Don’t fall into the dreaded ‘sophomore slump‘. My best advice is to not compare yourself to your previous years success. As I said above, no one knew you and you had no expectations. Well, you definitely can’t say that for sophomore year.

This is a tough year mentally on a lot of players because if they had breakout freshman seasons, they now have expectations. Not only from their coaches, teammates, families, opponents, etc., but also they have expectations of themselves. It’s okay to have expectations- don’t get me wrong, but don’t let it be your focus.

This is a new season, what you did in the past doesn’t matter now, and what you are doing now, doesn’t take away from what you did in the past. As a batter, teams know where to pitch you now. If you sent one 300 ft. over the fence last year on a certain pitch, you probably won’t get that one again. As a pitcher, if you stunned a team with your rise ball, you know their focus the entire week prior to playing you is going to be to lay off that pitch.

The key to sophomore year is to not get caught up in what you ‘should’ be doing and just focus on doing the best you can day in and day out.

Juniors & Seniors

I put the upperclassmen together for this section because I think the keys to success are very similar. As a Junior, you are over the sophomore slump, you know that you need to retool yourself somehow to make yourself a threat in a little different of a way than you attacked teams in the past. The expectations aren’t new to you anymore, it doesn’t sit in the back of your mind because you know that the expectations themselves aren’t going to change your abilities. You focus on playing the game and letting the rest fall into place.

These seasons are about transforming into a leader on and off the field. One of the biggest keys to a team succeeding is having strong leadership. You need people that help motivate the underclassmen. As a freshman you take the words the seniors say to heart and you want to play for them – and now you need to be that influence for the younger girls. You need to change your focus from playing for the upperclassmen to helping the underclassmen have the best careers that they can, just as the older girls did for you. Being a positive influence and leaving an impact on them is the most important part of leading a team.

Another part of being a leader is being okay with people not always being real happy with you. You need to be able to call people out if they aren’t doing what’s best for the team. If there is a disagreement between 2 players or the players vs. coaches, you might need to be the middle man to help find peace. If you don’t have a leader that is fearless, there are going to be too many unresolved issues to succeed in the long run.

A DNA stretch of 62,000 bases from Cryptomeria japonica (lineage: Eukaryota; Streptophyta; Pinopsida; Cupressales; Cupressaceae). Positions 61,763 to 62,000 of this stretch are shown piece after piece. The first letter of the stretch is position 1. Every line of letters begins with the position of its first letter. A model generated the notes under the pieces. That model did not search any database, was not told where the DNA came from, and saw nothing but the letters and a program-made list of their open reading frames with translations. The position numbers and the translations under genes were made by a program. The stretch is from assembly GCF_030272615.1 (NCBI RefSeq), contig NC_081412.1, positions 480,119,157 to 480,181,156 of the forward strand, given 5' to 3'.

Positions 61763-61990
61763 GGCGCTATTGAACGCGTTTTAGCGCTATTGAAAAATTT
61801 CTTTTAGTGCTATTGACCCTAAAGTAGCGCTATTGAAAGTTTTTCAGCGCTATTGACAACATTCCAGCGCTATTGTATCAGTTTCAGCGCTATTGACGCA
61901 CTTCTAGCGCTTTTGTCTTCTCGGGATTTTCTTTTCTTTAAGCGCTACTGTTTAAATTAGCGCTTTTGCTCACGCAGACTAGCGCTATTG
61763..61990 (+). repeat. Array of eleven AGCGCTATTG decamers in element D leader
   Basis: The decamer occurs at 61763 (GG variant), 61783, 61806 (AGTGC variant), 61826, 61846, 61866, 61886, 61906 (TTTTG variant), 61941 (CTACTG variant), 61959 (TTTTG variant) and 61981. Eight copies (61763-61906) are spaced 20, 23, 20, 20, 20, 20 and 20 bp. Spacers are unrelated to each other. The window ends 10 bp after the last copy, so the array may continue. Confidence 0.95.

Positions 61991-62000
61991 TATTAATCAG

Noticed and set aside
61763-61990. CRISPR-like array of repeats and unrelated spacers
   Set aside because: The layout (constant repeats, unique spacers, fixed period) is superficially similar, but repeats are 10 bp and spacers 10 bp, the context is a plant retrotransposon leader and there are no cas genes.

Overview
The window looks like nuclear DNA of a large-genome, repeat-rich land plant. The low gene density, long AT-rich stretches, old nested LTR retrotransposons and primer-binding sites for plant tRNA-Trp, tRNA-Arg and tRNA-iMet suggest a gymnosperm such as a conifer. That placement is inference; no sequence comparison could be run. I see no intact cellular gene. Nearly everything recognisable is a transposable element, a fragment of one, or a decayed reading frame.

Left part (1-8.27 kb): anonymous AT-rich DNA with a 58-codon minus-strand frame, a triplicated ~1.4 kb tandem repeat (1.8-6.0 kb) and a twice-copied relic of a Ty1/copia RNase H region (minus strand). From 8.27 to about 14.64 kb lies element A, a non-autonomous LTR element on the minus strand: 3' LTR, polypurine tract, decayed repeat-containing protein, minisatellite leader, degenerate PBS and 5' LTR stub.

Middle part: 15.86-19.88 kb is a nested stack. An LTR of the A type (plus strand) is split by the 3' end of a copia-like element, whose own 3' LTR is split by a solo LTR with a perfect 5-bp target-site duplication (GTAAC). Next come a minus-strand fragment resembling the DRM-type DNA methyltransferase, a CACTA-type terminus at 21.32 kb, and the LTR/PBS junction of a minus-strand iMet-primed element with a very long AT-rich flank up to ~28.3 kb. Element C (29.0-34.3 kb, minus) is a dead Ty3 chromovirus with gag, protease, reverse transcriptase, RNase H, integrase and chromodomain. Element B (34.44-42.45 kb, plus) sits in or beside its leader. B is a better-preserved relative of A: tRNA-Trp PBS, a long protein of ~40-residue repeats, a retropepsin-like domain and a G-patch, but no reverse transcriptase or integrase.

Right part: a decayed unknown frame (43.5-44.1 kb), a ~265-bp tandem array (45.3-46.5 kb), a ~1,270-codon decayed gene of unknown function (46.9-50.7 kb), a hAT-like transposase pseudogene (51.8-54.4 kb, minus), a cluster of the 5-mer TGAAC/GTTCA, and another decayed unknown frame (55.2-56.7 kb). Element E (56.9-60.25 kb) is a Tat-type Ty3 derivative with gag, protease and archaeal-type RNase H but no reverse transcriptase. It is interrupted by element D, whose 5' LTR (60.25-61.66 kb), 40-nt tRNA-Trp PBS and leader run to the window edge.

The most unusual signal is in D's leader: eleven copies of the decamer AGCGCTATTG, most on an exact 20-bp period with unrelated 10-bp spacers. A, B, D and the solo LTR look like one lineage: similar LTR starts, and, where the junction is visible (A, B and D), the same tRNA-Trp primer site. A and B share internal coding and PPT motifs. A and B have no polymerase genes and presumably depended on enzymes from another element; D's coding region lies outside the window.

As a senior your goal is to go out with a bang. I’ve seen being a senior affect people in many different ways. Sometimes players; are ultra focused on softball because they know that this is their last chance, some start to get distracted by the fact that the real world is right around the corner, some focus too much on all the lasts as they happen and some have reached that point where they are content with being done. This is important in the success of the team, if you aren’t still able to give 100% to the team that is playing so hard for you, you are doing them an injustice. My biggest advice to seniors is to slow it all down, you know by now how fast the years go and you don’t want to blink. Take in every second and don’t look too far in the future. Don’t count down the days/games, take them one game at a time, whatever happens is supposed to happen. Enjoy this season- every second of it, because it’s the last time for many of you that you get to be apart of a team – and unfortunately most people don’t realize just how special that is until it’s gone.

famsoftball.jpg                                                              “Better Together”